Outdoor activities with a healthy dose of curiosity, brought to you by Laure Latham
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Last night, I went to a swim class for female adults. It’s an improvement class just above the beginner class to improve swim technique or to learn a new stroke. There’s only three of us, each one with a different goal. My goal is to improve my technique so I can do endurance swims. The second woman wants to get fitter and to swim for health. The last woman wants her 7-year daughter to be happy. Until now, she couldn’t play with her daughter in the deep end of the pool because she was scared she wasn’t a good-enough swimmer. This semester, she is taking time off, at her kid’s bedtime, to brave winter temps at night and get in a pool with total strangers. For what? To do laps with a kick board, hand and leg drills, and to blow bubbles. In just three classes, I’ve already seen her progress to a point where she’s now comfortable in the deep end of the pool where her feet don’t touch the bottom. As for me, I’m slightly faster. Aren’t swimming classes the best?
Swimming is a little bit like biking. You’re supposed to learn as a child. If not, the common perception is it’s too late. Grown adults who are not comfortable swimmers, or who aren’t swimmers at all, consider that it’s too difficult for them to learn. Or they can’t be bothered to learn. Maybe they can swim but they have bad swimming habits. Or they’re afraid of the water and don’t want to get anywhere near it. That, is when trouble kicks in.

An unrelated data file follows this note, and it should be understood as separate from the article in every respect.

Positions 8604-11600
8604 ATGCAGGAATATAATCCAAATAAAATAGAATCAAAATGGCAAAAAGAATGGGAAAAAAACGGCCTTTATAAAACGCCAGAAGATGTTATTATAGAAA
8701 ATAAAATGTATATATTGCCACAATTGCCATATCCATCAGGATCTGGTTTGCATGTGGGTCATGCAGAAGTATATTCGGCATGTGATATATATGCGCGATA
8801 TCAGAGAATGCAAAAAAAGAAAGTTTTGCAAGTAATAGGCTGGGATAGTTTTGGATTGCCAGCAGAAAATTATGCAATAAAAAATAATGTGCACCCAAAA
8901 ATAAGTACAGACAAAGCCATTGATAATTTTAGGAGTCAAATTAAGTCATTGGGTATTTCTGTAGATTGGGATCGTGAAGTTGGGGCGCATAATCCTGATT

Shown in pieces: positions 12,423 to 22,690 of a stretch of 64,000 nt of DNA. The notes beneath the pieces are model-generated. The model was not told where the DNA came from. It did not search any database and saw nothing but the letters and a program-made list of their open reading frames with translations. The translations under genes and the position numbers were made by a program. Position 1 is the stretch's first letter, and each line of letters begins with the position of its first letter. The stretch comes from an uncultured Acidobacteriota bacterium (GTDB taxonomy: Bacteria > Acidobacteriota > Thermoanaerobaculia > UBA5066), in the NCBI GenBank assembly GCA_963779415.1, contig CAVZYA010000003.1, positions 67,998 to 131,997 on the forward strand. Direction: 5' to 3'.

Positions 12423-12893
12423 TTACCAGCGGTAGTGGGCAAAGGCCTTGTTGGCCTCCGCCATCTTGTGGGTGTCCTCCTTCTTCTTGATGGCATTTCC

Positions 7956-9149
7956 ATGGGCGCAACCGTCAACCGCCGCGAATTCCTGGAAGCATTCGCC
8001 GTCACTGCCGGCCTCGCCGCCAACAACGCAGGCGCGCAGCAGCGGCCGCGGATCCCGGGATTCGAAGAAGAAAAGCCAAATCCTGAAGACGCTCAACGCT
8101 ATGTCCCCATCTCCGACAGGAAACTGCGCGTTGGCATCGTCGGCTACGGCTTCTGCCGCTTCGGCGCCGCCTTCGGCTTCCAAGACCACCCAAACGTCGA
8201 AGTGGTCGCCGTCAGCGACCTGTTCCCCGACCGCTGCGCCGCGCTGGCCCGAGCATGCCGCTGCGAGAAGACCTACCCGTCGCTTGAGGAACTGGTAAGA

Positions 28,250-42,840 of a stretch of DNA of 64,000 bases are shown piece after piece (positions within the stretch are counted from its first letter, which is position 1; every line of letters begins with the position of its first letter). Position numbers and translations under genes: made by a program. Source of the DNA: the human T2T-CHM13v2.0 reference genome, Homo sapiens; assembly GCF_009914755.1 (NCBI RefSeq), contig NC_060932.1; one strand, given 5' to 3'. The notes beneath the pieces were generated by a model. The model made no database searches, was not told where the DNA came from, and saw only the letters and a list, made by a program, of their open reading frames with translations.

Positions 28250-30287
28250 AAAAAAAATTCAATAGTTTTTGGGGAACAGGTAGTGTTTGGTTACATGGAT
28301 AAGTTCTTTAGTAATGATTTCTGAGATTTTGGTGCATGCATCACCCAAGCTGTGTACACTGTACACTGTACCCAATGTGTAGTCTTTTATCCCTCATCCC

What are they to do under the summer sun when their kids want to go for a splash – sit back and look on without joining in the fun?
Some stats for perspective. More than one third (37%) of adults can’t swim in the United States, according to the Center For Diseases Control. In the United Kingdom, it’s one adult out of five. If adults can’t swim, chances are their children won’t learn and that increases their risk of drowning. In 2012, drowning was the second leading cause of accidental death for children under 14 in the US. Now, I’m not going to write more about drowning stats because this is not the place, but I want to stress how important it is for parents to be able to swim and not to be worried about it. Swimming is the only sport that can save lives and you don’t need to be Michael Phelps to be happy in the water.
I’m mostly a self-taught swimmer. Until last year, my last swimming classes dated back to when I was 8 years old. My freestyle is genuinely free and it’s full of rookie mistakes. I learned it watching YouTube videos, reading tutorials and watching other swimmers at the pool. It was good enough until I decided to do open water races and was frustrated to always end up at the back of the pack. I was desperately slow and that could only mean one thing – bad technique. Something needed to be done.
When you want to improve your swimming skills, external feedback is great because it catches what you can’t. An instructor will notice that…
Who knows what the problem could be!
The good news is, each problem comes with a solution. Once the issue is identified, instructors will provide a fix and have you practice until you master it. Do this, do that, come back and practice some more. In only three classes of 30 minutes each, my class mates and I have already noticed some progress and we still have 9 more to go. How about that?
To boost your confidence, feel safer and live healthier, swimming is awesome. If you are lucky to live in an area that provides adult swimming classes, I urge you to check their classes and see if you can make it work. Start now in the dead of winter and you’ll be ready by the summer!